Chargebacks911 Says that FTC’s “Click to Cancel” Rule May Reduce First-Party Fraud

Chargebacks911 and Fi911, the global firm focused on chargeback management technology, has reaffirmed its support of continued discussion “around strategies to reduce the likelihood of friendly fraud, such as the Federal Trade Commission’s (FTC) proposed ‘click-to-cancel’ provision to its 1973 Negative Option Rule.”

The provision would require businesses “to make it as easy for their customers to cancel a recurring subscription as it was to initiate that subscription.”

For example, if a customer “signed up for a service online, then they must be able to cancel using the same website, in the same number of steps.” Merchants must also obtain a consumer’s affirmative consent before pitching any offers “when a user cancels a service and send an annual reminder of subscription renewals.”

The change is aimed at stopping “the thousands of complaints the regulator receives each year from consumers who thought that they had cancelled subscriptions that continued to take money from their accounts.”

Currently, although merchants are “required to disclose the terms of sale before consumers subscribe, including the means to unsubscribe, this information is often only included in the ‘small print’.”

Companies should also be “providing notice at predetermined intervals when payments are going to be taken and giving notice of any changes to terms and conditions, but customers may still find the process of unsubscribing unclear, difficult or time-consuming.”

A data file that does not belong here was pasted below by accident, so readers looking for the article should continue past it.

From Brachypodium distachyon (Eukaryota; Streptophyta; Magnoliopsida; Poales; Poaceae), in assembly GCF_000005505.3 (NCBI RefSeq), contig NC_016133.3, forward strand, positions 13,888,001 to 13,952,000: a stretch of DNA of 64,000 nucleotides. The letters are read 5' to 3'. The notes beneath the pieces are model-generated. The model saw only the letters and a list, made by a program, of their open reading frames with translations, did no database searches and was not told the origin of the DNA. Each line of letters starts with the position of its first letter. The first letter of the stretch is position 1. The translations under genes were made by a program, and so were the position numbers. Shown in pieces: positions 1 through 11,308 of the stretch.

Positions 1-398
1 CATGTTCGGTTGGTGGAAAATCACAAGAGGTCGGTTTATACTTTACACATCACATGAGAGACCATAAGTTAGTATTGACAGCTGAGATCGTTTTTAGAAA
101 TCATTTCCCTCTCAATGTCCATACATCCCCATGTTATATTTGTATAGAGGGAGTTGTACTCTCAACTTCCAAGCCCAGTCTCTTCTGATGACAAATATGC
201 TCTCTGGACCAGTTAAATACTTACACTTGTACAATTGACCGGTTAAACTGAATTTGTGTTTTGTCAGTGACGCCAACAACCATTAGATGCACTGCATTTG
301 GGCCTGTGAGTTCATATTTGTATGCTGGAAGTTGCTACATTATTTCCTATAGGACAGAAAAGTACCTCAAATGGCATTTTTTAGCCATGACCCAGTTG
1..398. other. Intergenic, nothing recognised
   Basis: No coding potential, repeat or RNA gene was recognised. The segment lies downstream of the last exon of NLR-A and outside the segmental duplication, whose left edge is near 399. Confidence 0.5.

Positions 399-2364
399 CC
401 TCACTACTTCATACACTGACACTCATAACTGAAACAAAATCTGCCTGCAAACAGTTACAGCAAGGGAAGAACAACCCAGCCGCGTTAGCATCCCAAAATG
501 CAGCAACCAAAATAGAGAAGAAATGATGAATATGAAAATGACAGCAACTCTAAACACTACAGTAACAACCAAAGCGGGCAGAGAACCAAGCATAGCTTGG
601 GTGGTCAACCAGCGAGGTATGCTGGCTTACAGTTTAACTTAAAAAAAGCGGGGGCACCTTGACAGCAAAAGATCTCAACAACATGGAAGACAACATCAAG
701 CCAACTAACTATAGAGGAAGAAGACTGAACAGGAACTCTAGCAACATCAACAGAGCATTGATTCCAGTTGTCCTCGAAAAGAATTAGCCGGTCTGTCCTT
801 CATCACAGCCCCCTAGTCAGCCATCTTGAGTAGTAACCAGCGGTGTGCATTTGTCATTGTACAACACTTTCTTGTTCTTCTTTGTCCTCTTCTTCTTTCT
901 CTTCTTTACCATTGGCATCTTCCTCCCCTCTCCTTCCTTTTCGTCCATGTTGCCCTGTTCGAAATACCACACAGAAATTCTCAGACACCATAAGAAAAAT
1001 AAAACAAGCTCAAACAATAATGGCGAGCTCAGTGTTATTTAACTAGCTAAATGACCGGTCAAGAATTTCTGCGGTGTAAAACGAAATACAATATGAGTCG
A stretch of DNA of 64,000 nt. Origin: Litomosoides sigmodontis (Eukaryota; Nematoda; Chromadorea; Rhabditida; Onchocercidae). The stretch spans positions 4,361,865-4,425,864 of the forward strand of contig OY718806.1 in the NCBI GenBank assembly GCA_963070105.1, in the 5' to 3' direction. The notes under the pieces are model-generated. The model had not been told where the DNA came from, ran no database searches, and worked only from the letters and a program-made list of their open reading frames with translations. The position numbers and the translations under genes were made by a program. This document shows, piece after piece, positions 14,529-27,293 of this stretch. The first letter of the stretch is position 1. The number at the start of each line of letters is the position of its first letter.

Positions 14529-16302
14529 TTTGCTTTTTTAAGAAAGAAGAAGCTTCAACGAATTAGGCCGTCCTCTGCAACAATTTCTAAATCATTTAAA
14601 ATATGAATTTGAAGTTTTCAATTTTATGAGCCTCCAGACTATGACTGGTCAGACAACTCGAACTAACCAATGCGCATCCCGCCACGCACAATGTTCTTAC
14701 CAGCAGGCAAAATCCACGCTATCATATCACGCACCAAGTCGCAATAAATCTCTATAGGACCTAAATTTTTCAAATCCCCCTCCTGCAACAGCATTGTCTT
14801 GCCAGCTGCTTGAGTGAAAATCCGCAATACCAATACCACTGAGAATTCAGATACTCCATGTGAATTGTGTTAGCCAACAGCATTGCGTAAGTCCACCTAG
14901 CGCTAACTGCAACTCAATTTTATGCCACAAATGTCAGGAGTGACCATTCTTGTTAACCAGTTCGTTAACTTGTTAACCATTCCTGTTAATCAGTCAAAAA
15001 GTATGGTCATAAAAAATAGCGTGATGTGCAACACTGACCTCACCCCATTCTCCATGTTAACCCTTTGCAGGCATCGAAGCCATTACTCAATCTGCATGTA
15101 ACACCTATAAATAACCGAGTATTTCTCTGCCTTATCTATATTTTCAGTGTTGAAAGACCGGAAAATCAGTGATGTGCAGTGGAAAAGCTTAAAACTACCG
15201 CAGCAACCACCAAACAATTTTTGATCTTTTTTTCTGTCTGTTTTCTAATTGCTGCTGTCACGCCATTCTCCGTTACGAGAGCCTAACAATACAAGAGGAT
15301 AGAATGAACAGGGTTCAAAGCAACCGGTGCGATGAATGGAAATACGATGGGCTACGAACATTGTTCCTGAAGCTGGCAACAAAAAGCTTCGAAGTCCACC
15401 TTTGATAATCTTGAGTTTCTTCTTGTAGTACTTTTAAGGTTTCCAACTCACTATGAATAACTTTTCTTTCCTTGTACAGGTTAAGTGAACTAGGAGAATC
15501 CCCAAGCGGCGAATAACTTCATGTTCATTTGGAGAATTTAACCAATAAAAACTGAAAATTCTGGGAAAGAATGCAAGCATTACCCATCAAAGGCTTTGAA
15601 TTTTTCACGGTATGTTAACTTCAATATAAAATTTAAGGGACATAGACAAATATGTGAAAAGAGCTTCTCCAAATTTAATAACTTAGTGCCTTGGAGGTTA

According to Chargebacks911’s professionals, the rules would also “help to protect businesses from first-party fraud: it has been shown that an inability to cancel subscriptions easily can often result in customers initiating chargebacks instead of trying to grapple with purposefully difficult forms.”

Chargebacks911 founder and CEO Monica Eaton said:

“To remain competitive and address growing demands, users require a more comprehensive, self-service experience. Today’s consumer wants intuitive flexibility, payment scheduling options, and frictionless convenience. Otherwise, retailers face steep competition with their customers’ banks and credit card companies, many of which supply a “concierge-like” service to efficiently address their customers’ needs and wants.”

She added:

“This isn’t just a matter of serving shifting consumer preferences. Unfortunately, any perceived breakdown of communication between customer and retailer is an open door for first-party fraud. Left unaddressed, this door may be wedged open permanently.”

First-party fraud is cited by Visa “as representing up to 75% of digital commerce chargebacks.”

It is a growing industry concern, “with subscription retailers shouldering a significant share of this burden.”

According to the LexisNexis True Cost of Fraud Report, “every $1 in chargebacks costs the merchant approximately $3.75 and evokes a negative reputational statistic that even if successfully contested, is never removed from their record.”

Monica continued:

“At Chargebacks911, we advise that companies should include recurring billing information, as well as terms and conditions, within the checkout process. They should also make sure the information is easily accessible for customers. Finally, we suggest that companies increase the frequency of reminders and billing confirmations ahead of renewal dates.”

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